Home » Status Report » 2017 » Article
Status Report, Vol. 52, No. 3 | May 25, 2017 Subscribe

Summer road trips mean more traffic deaths

An analysis of fatal crashes between 1998 and 2014 found that summer and early fall are the most dangerous times of the year. Weekends are deadlier than weekdays, and the highest number of deaths occur between 3 p.m. and 7 p.m.

The summer and early fall are the most dangerous times of year on the nation's roads, an updated IIHS analysis confirms. Fatalities also are higher on weekends and in the late afternoon and evenings, while Independence Day and New Year's Day have the highest average toll of any single date.

The trends reflect the fact that Americans drive the most miles during the warm summer months. Weekends and certain holidays with increased alcohol consumption also see spikes in deaths.

To find out when crashes are most likely to occur, IIHS researchers examined federal fatal crash data from 1998 to 2014. They chose that period because each day of the week occurred the same number of times, and every date except Feb. 29 fell on each day of the week at least twice. The study confirms many of the trends identified in an earlier IIHS analysis of traffic deaths during 1986-2002 (see "Fourth of July is the day with the most crash deaths," July 3, 2004).

"Roadway deaths have declined since our original study, but the pattern of deaths is unchanged," says Charles Farmer, IIHS vice president for research and statistical services. "The riskiest times remain risky."

Annual traffic deaths fell during the new study period, with most of the drop occurring between 2007 and 2010. The number of fatalities averaged 106 per day during the 17-year period. 

As in the earlier analysis, weekends were deadlier than weekdays. There were an average of 139 deaths on Saturdays, compared with 89 on Tuesdays. The highest number of deaths occurred between 3 p.m. and 7 p.m. and the lowest between 3 a.m. and 6 a.m.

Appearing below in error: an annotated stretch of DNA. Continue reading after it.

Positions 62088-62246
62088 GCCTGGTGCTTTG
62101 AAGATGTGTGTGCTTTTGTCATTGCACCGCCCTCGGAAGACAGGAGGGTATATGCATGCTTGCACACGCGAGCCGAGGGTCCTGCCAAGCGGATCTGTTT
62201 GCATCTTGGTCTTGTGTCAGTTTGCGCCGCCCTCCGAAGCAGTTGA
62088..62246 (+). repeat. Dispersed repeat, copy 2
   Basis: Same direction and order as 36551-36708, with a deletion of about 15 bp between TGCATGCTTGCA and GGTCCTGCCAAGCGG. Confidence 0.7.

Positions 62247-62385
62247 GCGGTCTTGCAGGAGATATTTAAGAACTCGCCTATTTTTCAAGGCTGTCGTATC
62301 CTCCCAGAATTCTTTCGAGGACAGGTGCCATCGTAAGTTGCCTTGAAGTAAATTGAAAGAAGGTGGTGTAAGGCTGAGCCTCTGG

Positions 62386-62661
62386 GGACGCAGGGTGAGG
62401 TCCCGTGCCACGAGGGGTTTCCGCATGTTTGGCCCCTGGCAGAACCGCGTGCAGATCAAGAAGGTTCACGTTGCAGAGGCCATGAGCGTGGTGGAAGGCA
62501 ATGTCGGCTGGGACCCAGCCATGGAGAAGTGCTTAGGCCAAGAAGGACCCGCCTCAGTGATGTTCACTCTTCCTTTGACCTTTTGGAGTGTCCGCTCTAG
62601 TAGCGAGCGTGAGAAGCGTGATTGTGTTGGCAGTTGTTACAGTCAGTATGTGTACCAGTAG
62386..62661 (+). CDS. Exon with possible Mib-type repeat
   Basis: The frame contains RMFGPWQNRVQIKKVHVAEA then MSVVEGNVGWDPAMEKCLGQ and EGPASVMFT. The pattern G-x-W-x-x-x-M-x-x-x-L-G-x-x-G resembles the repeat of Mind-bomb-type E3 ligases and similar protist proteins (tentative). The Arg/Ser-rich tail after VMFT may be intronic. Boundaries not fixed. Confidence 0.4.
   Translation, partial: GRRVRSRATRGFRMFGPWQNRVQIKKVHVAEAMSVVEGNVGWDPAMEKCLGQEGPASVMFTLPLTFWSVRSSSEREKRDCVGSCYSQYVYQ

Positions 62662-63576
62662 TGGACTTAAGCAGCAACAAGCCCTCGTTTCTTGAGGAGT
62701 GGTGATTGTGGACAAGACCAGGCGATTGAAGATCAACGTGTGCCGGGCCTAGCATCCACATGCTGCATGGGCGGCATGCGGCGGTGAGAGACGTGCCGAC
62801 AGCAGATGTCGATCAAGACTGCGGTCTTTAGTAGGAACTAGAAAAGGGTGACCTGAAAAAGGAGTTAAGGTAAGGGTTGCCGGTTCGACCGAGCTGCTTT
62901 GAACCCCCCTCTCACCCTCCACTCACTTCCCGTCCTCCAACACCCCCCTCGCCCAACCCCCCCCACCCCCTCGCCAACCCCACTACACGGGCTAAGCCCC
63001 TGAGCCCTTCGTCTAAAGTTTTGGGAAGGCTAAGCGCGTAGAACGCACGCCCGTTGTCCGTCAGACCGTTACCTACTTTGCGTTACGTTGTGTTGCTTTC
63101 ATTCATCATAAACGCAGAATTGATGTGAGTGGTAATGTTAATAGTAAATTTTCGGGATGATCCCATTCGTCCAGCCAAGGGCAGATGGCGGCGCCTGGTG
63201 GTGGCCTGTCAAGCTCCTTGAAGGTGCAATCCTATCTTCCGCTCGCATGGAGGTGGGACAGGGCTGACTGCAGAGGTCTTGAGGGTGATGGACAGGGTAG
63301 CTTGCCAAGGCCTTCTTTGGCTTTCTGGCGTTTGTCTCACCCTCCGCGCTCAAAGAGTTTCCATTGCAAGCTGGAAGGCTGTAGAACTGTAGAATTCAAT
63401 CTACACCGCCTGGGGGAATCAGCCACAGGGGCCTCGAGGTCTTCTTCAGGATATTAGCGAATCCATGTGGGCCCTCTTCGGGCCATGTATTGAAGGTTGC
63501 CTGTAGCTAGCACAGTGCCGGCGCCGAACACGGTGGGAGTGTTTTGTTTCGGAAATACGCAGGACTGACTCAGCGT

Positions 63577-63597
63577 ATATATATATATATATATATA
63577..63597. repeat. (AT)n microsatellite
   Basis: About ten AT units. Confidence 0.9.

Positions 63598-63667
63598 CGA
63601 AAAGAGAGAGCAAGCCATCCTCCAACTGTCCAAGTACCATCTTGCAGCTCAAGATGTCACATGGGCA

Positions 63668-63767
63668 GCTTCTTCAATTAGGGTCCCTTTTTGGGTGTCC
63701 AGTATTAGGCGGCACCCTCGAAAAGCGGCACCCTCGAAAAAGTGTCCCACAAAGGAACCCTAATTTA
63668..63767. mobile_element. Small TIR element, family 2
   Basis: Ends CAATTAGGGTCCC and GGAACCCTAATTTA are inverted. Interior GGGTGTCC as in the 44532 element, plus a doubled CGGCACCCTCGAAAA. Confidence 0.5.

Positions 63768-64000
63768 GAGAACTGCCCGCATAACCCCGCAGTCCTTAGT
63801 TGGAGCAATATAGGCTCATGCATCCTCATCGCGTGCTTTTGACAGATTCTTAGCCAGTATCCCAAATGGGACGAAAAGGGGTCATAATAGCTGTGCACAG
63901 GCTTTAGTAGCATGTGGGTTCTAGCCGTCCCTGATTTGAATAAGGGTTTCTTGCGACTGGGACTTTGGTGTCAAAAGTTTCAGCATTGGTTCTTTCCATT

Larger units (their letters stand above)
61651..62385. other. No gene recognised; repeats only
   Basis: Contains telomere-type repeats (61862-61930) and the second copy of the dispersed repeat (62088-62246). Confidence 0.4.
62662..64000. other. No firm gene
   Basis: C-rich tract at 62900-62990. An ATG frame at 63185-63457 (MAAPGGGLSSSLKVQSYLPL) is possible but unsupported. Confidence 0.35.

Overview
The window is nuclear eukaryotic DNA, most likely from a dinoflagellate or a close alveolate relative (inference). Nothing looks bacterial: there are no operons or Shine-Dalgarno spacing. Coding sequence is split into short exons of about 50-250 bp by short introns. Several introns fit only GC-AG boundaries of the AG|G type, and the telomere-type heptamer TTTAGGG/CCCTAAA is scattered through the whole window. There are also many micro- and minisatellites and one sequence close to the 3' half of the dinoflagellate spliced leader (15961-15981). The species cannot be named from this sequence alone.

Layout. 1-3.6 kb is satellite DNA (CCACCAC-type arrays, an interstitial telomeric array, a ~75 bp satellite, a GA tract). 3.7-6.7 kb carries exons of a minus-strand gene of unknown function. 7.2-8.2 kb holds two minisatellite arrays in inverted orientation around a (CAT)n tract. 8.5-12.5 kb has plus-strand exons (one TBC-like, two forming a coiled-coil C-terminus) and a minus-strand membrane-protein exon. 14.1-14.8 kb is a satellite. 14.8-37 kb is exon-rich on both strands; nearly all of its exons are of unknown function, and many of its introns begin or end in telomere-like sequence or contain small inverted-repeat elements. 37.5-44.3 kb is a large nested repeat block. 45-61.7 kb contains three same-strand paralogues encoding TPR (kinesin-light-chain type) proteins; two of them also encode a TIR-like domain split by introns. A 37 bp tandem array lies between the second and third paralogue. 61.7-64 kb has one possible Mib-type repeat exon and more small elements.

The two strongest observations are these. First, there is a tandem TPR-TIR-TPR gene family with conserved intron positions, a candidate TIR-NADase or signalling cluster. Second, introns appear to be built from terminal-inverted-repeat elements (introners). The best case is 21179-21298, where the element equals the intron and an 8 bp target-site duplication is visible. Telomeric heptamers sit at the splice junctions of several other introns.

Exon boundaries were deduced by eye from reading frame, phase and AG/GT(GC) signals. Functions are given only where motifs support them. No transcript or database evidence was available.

July and August were the deadliest months, with an average daily toll of 116. They were followed by June, October and September.

January and February had the lowest daily tolls and, not coincidentally, the lowest number of vehicle miles traveled.

Among January days, New Year's Day was an exception, with an average of 135 deaths. That's the second-highest after July 4, which had an average of 141 deaths.

The two holidays also were among the highest-fatality days in the previous study. Many communities conduct impaired-driving enforcement initiatives at those times of years, and the average number of fatalities has dropped on both days. However, Independence Day saw more progress, with fatalities falling 13 percent. In contrast, New Year's Day fatalities fell only 5 percent.

Pedestrian deaths, which comprised 12 percent of all traffic deaths during the study period, were generally highest in late November and early December, when days are getting shorter. Jan. 1 was the worst single day for pedestrian deaths.  

Motorcyclist deaths accounted for 10 percent of fatalities. July 4 had the highest number of motorcyclist fatalities, and the other dates in the top 10 also were in warm-weather months.

Deaths by month
Average number of deaths per day, 1998-2014

Deaths by day of the week
Average number of deaths per day, 1998-2014

©1996-2016, Insurance Institute for Highway Safety, Highway Loss Data Institute | www.iihs.org